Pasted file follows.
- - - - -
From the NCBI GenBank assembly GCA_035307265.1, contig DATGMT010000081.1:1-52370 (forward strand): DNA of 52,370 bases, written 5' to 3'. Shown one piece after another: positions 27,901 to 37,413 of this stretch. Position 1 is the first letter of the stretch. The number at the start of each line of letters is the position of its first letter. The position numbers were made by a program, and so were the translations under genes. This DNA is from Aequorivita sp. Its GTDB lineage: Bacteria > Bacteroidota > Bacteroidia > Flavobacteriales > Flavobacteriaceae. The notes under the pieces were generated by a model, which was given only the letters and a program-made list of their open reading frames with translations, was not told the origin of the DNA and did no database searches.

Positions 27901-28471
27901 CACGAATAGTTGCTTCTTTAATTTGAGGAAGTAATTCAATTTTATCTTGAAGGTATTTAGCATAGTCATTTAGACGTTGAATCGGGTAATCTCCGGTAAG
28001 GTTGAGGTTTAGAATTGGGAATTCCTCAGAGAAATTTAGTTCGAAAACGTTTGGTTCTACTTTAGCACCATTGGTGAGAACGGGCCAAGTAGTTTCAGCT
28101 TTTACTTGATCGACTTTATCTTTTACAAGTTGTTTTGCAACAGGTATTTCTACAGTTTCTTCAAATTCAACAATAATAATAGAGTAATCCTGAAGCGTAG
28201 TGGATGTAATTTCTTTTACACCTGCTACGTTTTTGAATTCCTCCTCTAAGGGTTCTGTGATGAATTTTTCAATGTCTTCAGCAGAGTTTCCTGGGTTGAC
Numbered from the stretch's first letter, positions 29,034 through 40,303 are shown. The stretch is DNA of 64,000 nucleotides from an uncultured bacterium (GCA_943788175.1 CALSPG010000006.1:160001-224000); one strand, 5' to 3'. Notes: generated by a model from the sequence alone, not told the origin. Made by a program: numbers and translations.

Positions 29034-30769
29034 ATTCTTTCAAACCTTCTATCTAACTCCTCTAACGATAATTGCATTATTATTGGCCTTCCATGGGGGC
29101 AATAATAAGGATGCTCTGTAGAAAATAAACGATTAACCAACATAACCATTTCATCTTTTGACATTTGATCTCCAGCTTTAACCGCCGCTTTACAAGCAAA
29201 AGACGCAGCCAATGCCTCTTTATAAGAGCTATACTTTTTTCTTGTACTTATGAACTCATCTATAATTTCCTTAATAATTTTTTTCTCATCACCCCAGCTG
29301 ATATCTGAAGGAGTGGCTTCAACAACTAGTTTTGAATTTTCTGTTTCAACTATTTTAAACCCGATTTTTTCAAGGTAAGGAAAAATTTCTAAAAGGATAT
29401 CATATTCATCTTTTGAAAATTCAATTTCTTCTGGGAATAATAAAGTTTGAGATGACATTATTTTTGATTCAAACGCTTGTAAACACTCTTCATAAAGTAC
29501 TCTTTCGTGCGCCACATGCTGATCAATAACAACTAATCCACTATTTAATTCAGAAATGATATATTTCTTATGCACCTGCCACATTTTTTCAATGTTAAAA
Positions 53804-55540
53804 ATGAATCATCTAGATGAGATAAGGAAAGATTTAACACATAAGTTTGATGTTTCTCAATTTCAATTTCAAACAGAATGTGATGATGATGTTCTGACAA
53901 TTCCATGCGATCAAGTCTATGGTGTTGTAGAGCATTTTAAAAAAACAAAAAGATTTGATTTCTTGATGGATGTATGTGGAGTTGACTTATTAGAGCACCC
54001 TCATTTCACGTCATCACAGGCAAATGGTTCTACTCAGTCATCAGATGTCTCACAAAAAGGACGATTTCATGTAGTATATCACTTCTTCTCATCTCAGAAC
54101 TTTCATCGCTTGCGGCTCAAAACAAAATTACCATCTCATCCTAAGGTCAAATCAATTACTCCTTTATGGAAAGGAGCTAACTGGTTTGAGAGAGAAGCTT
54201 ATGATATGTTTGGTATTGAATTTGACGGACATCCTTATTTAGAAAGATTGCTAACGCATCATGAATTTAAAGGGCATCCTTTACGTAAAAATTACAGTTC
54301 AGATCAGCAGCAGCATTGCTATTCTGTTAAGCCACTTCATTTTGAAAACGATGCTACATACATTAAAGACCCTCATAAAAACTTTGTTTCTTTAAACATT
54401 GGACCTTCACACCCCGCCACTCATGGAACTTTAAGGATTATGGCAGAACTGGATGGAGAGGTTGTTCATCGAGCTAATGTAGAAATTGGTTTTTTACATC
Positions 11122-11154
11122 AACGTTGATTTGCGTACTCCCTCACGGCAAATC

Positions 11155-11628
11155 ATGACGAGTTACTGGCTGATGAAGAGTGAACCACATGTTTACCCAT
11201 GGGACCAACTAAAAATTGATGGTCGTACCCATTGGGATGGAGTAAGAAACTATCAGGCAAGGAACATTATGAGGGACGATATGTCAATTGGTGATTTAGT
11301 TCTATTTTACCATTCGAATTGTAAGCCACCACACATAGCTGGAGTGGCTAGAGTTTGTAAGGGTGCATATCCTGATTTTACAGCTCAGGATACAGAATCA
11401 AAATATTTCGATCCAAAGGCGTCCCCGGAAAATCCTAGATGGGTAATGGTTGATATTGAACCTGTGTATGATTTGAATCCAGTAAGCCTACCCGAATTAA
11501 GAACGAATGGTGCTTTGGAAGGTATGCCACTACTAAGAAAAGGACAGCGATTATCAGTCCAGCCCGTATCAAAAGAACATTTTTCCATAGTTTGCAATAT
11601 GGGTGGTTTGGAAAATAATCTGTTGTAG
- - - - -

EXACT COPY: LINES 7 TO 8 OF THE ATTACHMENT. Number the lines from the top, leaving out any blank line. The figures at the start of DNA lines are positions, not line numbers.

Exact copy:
Numbered from the stretch's first letter, positions 29,034 through 40,303 are shown. The stretch is DNA of 64,000 nucleotides from an uncultured bacterium (GCA_943788175.1 CALSPG010000006.1:160001-224000); one strand, 5' to 3'. Notes: generated by a model from the sequence alone, not told the origin. Made by a program: numbers and translations.

Positions 29034-30769